Wash. Times: 20 Years of Dictatorial Democracy?

jpb-wt-dictatorial-democracy-photo-campaign_2016-the_twitter_election-jpeg-876d1_c0-0-3777-2202_s885x516Washington Times, November 3, 2016


by James Bovard

The 2016 election campaign is mortifying millions of Americans in part because the presidency has become far more dangerous in recent times. Since 9/11, we have lived in a perpetual emergency which supposedly justifies routinely ignoring the law and Constitution. And both Donald Trump and Hillary Clinton have signaled that power grabs will proliferate in the next four years.

Politicians talk as if voting magically protects the rights of everyone within a 50 mile radius of the polling booth. But the ballots Americans have cast in presidential elections since 2000 did nothing to constrain the commander-in-chief.

Bush’s declaration in 2000 that America needed a more “humble” foreign policy did not deter him from vowing to “rid the world of evil” and launching the most catastrophic war in American history. Eight years later, Barack Obama campaigned as the candidate of peace and promised “a new birth of freedom.” But that did not stop him from bombing seven nations, claiming a right to assassinate American citizens, and championing Orwellian total surveillance.

Bush was famous for “signing statements” decrees that nullified hundreds of provisions of laws enacted by Congress. Obama is renown for unilaterally endlessly rewriting laws such as the Affordable Care Act to postpone political backlashes against the Democratic Party and for effectively waiving federal immigration law. Both Bush and Obama exploited the “state secrets doctrine” to shield their most controversial policies from the American public.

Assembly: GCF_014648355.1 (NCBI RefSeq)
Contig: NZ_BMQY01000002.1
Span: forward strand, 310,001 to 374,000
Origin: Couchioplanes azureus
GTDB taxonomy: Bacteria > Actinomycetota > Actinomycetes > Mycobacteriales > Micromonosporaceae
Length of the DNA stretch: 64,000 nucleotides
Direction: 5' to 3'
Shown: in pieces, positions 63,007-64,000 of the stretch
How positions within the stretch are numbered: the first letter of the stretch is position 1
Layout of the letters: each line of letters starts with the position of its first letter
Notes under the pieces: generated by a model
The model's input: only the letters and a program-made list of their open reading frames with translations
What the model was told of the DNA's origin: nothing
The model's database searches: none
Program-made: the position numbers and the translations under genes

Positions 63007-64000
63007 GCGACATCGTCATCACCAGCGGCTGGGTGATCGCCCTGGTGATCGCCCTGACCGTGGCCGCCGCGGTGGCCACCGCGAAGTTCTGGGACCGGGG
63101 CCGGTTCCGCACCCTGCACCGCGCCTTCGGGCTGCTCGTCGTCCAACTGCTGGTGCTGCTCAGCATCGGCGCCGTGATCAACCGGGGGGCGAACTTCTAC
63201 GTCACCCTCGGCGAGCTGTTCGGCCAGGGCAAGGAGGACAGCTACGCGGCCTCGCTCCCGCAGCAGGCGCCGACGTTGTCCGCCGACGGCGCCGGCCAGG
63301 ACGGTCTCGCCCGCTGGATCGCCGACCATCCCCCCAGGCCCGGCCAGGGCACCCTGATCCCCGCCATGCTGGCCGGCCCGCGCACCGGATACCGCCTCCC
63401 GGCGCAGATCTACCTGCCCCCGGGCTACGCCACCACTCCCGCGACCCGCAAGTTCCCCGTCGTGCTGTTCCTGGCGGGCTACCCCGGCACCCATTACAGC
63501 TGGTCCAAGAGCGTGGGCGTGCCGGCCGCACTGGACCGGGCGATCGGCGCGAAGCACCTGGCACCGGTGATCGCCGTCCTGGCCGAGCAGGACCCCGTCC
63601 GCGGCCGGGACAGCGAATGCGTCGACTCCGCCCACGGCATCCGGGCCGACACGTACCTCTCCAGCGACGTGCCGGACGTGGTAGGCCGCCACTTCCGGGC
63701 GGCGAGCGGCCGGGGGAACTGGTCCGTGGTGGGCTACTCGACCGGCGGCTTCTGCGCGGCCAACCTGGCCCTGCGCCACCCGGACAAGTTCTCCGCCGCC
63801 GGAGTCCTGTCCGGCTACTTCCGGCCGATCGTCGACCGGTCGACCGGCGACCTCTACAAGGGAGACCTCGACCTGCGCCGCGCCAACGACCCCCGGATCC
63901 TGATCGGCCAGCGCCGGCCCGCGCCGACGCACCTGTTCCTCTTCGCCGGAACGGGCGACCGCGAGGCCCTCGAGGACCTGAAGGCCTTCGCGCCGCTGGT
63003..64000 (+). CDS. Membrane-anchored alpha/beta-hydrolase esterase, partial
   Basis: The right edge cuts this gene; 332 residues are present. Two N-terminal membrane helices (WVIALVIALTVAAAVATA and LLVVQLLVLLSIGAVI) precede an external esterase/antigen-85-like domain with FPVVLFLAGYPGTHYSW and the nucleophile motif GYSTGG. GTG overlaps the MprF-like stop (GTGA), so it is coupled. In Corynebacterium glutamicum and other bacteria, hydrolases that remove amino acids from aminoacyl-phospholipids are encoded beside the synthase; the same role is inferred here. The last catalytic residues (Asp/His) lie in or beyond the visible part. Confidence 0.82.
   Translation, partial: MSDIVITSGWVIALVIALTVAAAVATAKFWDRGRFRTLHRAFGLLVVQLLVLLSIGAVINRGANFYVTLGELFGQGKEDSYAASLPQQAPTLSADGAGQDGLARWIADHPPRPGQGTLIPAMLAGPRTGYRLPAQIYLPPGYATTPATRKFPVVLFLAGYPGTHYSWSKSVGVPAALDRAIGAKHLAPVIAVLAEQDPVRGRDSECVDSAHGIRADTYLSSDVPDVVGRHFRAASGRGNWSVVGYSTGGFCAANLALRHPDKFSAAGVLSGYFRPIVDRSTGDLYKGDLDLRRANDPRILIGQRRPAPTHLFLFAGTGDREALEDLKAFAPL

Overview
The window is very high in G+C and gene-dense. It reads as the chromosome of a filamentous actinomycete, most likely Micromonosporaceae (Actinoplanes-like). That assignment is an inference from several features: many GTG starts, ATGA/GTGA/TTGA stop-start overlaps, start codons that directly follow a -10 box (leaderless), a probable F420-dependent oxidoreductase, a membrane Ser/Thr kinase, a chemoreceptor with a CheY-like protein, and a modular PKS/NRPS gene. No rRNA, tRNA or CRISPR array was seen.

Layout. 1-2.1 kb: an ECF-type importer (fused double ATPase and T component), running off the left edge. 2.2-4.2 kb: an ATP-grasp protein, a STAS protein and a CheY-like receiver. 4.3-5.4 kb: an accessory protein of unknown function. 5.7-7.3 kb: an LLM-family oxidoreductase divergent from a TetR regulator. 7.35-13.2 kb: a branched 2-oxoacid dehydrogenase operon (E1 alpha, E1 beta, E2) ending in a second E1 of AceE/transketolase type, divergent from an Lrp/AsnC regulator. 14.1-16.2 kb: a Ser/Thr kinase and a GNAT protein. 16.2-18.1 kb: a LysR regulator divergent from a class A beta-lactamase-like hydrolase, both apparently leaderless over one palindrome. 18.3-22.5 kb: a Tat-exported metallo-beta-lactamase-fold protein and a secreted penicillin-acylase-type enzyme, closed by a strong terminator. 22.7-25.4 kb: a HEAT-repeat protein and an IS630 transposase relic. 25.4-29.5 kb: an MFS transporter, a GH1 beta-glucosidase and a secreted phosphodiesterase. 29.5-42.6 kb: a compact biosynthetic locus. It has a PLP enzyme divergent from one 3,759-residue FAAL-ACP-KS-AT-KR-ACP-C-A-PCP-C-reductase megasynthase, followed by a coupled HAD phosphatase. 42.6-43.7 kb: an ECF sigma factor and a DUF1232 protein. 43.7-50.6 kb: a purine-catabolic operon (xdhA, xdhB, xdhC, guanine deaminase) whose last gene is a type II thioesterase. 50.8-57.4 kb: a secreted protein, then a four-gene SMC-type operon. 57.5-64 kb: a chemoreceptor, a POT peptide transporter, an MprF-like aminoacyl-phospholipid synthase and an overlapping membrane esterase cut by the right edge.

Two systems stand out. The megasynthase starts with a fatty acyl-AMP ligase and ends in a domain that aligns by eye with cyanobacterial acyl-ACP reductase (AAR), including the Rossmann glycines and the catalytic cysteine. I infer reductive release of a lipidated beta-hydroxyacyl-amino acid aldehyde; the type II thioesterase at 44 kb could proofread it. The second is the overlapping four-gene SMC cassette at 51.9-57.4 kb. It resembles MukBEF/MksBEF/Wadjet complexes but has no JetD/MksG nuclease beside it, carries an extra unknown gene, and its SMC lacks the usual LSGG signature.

While many conservatives applauded Bush’s power grabs, many liberals cheered Obama’s decrees. After 16 years of Bush-Obama, the federal government is far more arbitrary and lethal. Richard Nixon’s maxim – ‘it’s not illegal if the president does it’ – is the lodestar for commanders-in-chief in the new century.

There is no reason to expect the next president to be less power hungry than the last two White House occupants. Both Trump and Clinton can be expected to trample the First Amendment. Trump has talked of shutting down mosques and changing libel laws to make it far more perilous for the media to reveal abuses by the nation’s elite. Clinton was in the forefront of an administration that broke all records for prosecuting leakers and journalists who exposed government abuses. She could smash the remnants of the Freedom of Information Act like her aides hammered her Blackberry phones to obliterate her email trail.

Neither candidate seems to recognize any limit on presidential power. Trump calls for reviving the brutal interrogation methods of the George W. Bush era. Clinton opposes torture but believes presidents have a right to launch wars whenever they decide it is in the national interest. After Clinton helped persuade Obama to bomb Libya in 2011, she signaled that the administration would scorn any congressional cease-and-desist order under the War Powers Act.